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other acts of individual heroism with which the records of our Army and Navy are replete.
JAPAN AND RUSSIA
M HE whole heart of the people of the United States is
with the people of Russia in the attempt to free them1 selves forever from autocratic government and become the rasters of their own lives.”
In this assurance from the President of the United States, sent to the Soviet Congress in Moscow on March 11, all Americans will concur. For nearly three years Russia, burdened with an autocratic, corrupt, and partly disloyal government, fought the Pan-German menace. What her armies did while England was preparing and while we remained coolly neutral places the whole world in Russia's debt. Now, after those exhausting months, Russia is torn to pieces by internal anarchy and over whelmed by the German enemy from without. America, with her strength untapped, must, out of decent regard for her own self-respect, sympathize with Russia and do whatever is possible to aid her.
But at the present time, when the German enemy of human freedom is sweeping eastward toward the center of Russia, it is not sufficient that the whole heart of the United States be with the people of Russia; it is necessary that the American people put at the disposal of Russia and the cause of liberty their brain and their will and their arms, and that they enlist in the fight against Germany not only their own resources, but such resources as they can secure from friendly nations. We cannot stop Germany with sympathy.
And stop Germany we must if we are going to keep this world a safe place for free people to live in. Germany has been a nation besieged. Now she has broken through. Russia has given way, and there is no sign that she can ever renew the siege herself.
And from where Germany has broken through there leads a road to the goal of Germany's ambition.
Germany wants to dominate the world. To do that she knows that she must conquer her way to the East. She started to do that by building up a Pan-Germany to be formed out of the vassal or subject countries of Austria-Hungary, Bulgaria, Serbia, and Turkey. That way led through Bagdad. Across that route, however, stand the British forces in Mesopotamia. Endangering that route, too, are the unconquered spirit of the Serbians and the restlessness of the peoples of Austria-Hungary. By the
Alexandros ZARCTIC-OCEAN, E
greatest of Germany's good fortunes, therefore, it was at the moment when the Pan-German scheme, planned out on the line from Berlin to Bagdad, was most gravely imperiled that a new way was opened to Germany for her projected conquest of the East. The Russian dike gave way, and another route to the East was open which for alliteration's sake we may call, in contrast to the line of Berlin to Bagdad, the line of Berlin to Bokhara, or, if one likes it better, Berlin to Baluchistan.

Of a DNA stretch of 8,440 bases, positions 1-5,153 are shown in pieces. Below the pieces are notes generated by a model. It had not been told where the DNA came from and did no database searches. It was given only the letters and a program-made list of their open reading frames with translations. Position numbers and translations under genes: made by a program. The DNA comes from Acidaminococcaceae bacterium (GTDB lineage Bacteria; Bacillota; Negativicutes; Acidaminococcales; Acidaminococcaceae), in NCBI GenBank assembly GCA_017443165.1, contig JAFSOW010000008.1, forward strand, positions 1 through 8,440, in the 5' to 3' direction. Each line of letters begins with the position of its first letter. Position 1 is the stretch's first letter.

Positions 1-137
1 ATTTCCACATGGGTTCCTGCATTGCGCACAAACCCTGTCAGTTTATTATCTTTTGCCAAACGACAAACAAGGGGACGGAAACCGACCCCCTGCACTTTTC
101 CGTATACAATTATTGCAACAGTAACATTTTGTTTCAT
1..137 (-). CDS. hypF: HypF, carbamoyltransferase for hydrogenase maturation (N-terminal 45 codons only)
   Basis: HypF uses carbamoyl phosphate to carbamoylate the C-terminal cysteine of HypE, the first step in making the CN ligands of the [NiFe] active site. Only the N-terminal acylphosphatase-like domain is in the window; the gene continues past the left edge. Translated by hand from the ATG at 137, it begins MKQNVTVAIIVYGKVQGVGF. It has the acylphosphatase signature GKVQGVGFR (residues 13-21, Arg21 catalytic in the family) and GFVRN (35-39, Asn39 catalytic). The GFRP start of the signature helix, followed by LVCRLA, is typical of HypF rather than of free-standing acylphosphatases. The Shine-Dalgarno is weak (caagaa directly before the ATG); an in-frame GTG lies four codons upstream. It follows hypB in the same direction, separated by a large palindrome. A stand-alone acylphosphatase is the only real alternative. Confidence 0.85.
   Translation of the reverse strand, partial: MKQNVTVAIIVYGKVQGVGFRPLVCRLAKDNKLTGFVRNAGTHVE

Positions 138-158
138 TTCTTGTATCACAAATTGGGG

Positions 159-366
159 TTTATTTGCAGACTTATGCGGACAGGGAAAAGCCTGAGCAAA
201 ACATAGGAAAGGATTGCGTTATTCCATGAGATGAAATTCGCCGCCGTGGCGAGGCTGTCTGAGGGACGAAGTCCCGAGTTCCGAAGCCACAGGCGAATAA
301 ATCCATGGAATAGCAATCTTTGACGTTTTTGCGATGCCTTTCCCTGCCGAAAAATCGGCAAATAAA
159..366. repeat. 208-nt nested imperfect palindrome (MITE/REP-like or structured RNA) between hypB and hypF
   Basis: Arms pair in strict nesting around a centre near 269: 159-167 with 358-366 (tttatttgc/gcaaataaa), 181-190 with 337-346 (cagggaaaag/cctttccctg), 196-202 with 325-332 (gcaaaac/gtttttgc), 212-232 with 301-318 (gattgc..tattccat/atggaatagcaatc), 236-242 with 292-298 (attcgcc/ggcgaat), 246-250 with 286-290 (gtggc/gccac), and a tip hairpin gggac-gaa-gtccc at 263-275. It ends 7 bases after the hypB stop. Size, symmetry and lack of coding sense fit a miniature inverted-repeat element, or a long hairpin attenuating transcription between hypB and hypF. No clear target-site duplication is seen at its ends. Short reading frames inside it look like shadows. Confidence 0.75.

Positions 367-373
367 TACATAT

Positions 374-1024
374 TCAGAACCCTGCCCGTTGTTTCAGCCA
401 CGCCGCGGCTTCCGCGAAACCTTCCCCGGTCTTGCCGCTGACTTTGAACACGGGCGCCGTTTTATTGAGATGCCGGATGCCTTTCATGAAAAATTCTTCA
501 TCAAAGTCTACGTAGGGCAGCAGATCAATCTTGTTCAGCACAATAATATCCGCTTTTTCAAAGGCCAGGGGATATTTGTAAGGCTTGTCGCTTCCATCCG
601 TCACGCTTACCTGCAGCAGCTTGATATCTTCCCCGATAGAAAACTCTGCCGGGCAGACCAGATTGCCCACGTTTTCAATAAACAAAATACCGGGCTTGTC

On this route Germany will find no liberty-loving Serbians standing in her path, no British army corps. She will, on the other hand, find Mohammedans whom she will not scruple to organize and to incite against Christian populations. In place of a united Russia she finds warring provinces so torn by class strife that they are no real obstacles to her, but can be used even as instruments of her greed.
If the vision of the old Pan-Germany is fading, by a shift of fortune there has come to the Kaiser and his military and political associates the vision of a new and more splendid PanGermany rising on the ruins of Russia and extending to India and the Far East.
Any map of Europe and Asia (such an outline map as is printed below) will show how Germany's fortunes have been revived by this shift; and such a map will show that her way in opening, not merely toward the Nearer East of India, but the Farther East of the Pacific. It is reported that a Chinese official said to a German: “The way to the East lies not through Asia Minor to the head of the Persian Gulf, but along the north coast of the Black Sea, along the Azov and Caspian, through Turkestan, thence through China to Peking." And now we see that not only that route lies before Germany, but also the route along the Trans-Siberian Railway to Vladivostok. If the Russians are as non-resistant in the future as they have now seemingly become, what stands in the way of German domination over what we have called Russia, or in the way of the plundering of the East by the Potsdam gang? What stands in the way of Germany reaping this great reward for her perfidy, her brutality, her unspeakable crimes ?
There are only two things that can stand in the way. One is the crushing, overwhelming defeat of Germany on the western front. The other is the military power of Japan, with such aid as could be derived from China and the United States.
To a crushing, overwhelming defeat of Germany on the western front all people who love liberty more than bodily comfort and even life must look forward with hope. Daily America is increasing her pressure on the Allied front. Daily the western
the t route and the pay led ilust
THE NEW PAN-GERMAN MENACE TO THE EAST The arrow to the extreme left shows the direction of Germany's ambition and of her effort to conquer her way to the East by way of Bagdad. The dotted line indicates the extension of the Berlin to Bagdad Railway, part of which is still uncompleted. The double-headed arrow shows the directions opened by Russia collapse to Germany's ambition for another and even greater Pan-Germany. The two heads of this arrow point along the general courses of the main railway lines